These seemingly obvious rules are too often overlooked.  A little common sense and respect go a long way even for the largest corporations.  And don't forget - get it in writing.  Avoiding Litigation - Part Two sets forth the three post-conflict practices that are conducive to reducing your business' risk of litigation.
September 15, 2009

Managing Business Litigation Costs

Most San Diego businesses, regardless of their size, try not to think about the potential for litigation.  They cross their fingers and move forward concentrating on day to day operations and marketing.  They are aware of possible contract disputes and potential liabilities but put their faith in the good nature of their customers, clients and business associates.  The prospect of litigation scares them and for good reason.  Past experience has taught them that anything involving an attorney is excessively expensive, and inevitably leaves them feeling frustrated and dissatisfied.  Attorneys have proven unresponsive to their needs, difficult to communicate with and often apathetic leaving them with little confidence that they are being billed fairly or that their case is being handled economically.  Instead, they walk away believing, without really understanding why, that attorney hours and costs are inflated and that their case has probably been drawn out longer than necessary with little or no effort towards early resolution.

Billable 2.jpgToday, skyrocketing legal costs have even the largest corporate executives second guessing themselves.  While the billable hour has been under attack as of late, it is still pervasive.  This is because in a large number of scenarios it seems the only practical way to bill clients for attorney time.  Yet the practice is fraught with inefficiencies and disincentives (see our article on the "billable hour" setting forth just some of the reasons why this is so).  The solution for those faced with the inevitable hourly billing that comes with litigation is twofold.  First, a frank and open discussion with your attorney about the firm's billing practices (including how costs are incurred) minimizes any misunderstandings and ensures that your expectations are realistic.  If a law firm is resistant to this type of discussion, it's a clue that the firm is likely wedded to the "billable hour" freight train.  This article distinguishes between the typical "billable hour" mentality and a litigation attorney's practical need to charge by the hour.  The former is part of a firm culture that rates attorney performance by the number of hours billed while the later looks to client satisfaction.  Second, once a clear understanding regarding billing is reached, monitor your attorney's bills with close scrutiny.  While it is almost impossible to recognize every inefficiency, close scrutiny of billing provides a general impression that is valuable to you as the client.  This includes looking at costs.  Your law firm will recognize your attentiveness, and will be forced to pay better attention to attorney hours and costs incurred (i.e. consider reducing attorney hours charged for a new associate's work on a motion that could have been finished faster by a more experienced lawyer or consider three or four star accommodations the next time they travel for a deposition).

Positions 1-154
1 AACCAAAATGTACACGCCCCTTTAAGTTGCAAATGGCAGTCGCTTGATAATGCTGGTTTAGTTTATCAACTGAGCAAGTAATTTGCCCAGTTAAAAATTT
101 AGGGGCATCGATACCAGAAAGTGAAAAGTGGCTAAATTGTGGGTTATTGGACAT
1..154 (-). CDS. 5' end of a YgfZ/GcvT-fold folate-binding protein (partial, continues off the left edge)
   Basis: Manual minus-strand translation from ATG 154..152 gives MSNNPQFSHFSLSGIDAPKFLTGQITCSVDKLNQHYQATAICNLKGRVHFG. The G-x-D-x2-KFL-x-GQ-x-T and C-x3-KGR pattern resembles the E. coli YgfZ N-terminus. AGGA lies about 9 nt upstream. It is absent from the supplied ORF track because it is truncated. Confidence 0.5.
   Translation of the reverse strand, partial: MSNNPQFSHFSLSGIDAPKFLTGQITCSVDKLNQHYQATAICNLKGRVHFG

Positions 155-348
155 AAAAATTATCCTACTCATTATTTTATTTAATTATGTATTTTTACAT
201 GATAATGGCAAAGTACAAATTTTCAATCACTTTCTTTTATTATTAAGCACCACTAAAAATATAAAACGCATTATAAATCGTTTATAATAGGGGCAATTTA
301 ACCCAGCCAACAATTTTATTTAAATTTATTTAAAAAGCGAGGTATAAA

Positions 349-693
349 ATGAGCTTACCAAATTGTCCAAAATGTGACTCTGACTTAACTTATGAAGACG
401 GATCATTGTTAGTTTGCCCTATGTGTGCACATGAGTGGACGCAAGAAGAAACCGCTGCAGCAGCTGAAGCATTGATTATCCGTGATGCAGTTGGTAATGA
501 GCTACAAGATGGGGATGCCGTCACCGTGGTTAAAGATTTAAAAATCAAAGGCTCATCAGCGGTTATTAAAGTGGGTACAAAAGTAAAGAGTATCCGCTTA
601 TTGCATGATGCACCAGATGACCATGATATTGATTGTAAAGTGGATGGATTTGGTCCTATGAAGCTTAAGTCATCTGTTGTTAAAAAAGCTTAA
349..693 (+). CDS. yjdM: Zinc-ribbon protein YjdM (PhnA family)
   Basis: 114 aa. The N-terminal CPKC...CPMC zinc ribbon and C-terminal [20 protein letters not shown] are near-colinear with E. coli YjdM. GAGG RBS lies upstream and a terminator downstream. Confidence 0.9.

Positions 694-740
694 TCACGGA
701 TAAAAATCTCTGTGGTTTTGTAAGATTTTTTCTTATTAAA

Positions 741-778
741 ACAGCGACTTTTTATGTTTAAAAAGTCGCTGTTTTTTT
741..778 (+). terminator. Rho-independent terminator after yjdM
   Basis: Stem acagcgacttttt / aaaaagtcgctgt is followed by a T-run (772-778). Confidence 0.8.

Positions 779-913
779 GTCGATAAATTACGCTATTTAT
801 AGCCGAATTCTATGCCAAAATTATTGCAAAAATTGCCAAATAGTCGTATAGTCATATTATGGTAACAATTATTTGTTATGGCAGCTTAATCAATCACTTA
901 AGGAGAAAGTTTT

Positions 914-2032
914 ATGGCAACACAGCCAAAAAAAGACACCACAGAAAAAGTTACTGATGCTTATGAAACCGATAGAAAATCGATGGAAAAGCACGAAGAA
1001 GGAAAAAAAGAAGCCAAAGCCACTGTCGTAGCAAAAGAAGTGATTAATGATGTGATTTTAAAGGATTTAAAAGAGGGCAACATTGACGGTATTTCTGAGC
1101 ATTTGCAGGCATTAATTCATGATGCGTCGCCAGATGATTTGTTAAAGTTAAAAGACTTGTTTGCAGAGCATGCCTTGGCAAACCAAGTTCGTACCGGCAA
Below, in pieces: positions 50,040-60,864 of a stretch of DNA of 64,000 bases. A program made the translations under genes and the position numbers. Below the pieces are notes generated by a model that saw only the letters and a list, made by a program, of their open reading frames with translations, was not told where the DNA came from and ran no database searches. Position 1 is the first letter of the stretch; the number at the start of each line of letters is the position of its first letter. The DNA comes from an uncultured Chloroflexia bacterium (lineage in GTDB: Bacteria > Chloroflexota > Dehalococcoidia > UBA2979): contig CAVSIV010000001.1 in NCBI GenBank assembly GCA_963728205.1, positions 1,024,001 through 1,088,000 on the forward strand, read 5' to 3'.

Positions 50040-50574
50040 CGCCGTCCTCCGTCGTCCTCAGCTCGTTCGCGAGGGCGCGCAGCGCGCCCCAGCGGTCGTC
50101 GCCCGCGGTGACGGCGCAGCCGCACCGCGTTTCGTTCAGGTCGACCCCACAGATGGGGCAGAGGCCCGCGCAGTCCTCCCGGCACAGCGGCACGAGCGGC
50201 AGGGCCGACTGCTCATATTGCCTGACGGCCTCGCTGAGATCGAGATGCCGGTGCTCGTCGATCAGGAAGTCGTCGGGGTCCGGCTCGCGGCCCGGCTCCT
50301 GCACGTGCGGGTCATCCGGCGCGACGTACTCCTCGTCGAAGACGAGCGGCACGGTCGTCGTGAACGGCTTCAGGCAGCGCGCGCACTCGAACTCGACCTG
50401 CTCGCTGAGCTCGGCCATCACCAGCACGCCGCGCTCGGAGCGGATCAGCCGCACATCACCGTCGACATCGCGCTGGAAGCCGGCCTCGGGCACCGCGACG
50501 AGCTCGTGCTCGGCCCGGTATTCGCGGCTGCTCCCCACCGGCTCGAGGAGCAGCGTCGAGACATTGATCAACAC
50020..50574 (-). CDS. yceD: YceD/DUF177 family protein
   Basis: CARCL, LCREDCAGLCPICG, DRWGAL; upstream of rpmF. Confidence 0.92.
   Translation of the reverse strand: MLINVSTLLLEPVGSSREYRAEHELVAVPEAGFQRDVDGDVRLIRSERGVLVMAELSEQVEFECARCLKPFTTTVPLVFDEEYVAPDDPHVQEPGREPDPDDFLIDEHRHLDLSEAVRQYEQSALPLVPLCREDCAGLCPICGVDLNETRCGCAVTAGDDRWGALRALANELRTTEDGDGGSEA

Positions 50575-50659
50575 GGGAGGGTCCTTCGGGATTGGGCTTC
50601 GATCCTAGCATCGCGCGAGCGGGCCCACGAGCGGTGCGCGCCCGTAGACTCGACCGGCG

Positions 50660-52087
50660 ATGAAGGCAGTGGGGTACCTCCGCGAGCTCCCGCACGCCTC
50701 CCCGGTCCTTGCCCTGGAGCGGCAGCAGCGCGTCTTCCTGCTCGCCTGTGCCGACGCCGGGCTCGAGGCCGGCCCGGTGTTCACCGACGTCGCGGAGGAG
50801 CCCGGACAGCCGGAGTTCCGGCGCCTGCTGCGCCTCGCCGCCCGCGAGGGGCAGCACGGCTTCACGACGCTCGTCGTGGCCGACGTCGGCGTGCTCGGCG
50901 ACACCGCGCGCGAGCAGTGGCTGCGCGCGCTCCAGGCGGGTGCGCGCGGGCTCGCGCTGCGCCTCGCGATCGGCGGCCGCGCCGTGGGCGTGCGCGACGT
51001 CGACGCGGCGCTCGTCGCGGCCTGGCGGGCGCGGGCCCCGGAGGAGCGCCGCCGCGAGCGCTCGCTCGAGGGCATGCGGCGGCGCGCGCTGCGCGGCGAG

This may be second nature to smaller businesses concerned with escalating legal costs.  It should be of greater concern to larger businesses and corporations who seem to accept skyrocketing legal costs as the cost of doing business.   Businesses of all sizes should not be afraid to put their current law firm on notice that it expects efficient and cost effective representation.  Nor should they be afraid to take their business elsewhere should closer scrutiny of billing evidence a pattern of inefficiencies and excessive costs.  Your power rests in your ability to hire another litigation firm if you are unsatisfied.
September 10, 2009

New and Growing San Diego Businesses - Hiring Employees Part Three

Parts One and Two of this article focused on the factors new and growing San Diego businesses weigh when considering whether or not to hire their first employees. Part Three focuses on the important task of developing an employee policy. Regardless of the stage any San Diego business finds itself in, ensuring that new and existing employees understand what is expected of them in any given situation is critical for effective management. A clear and unambiguous employee policy minimizes costly miscommunication and conflict between employees, management, vendors and customers.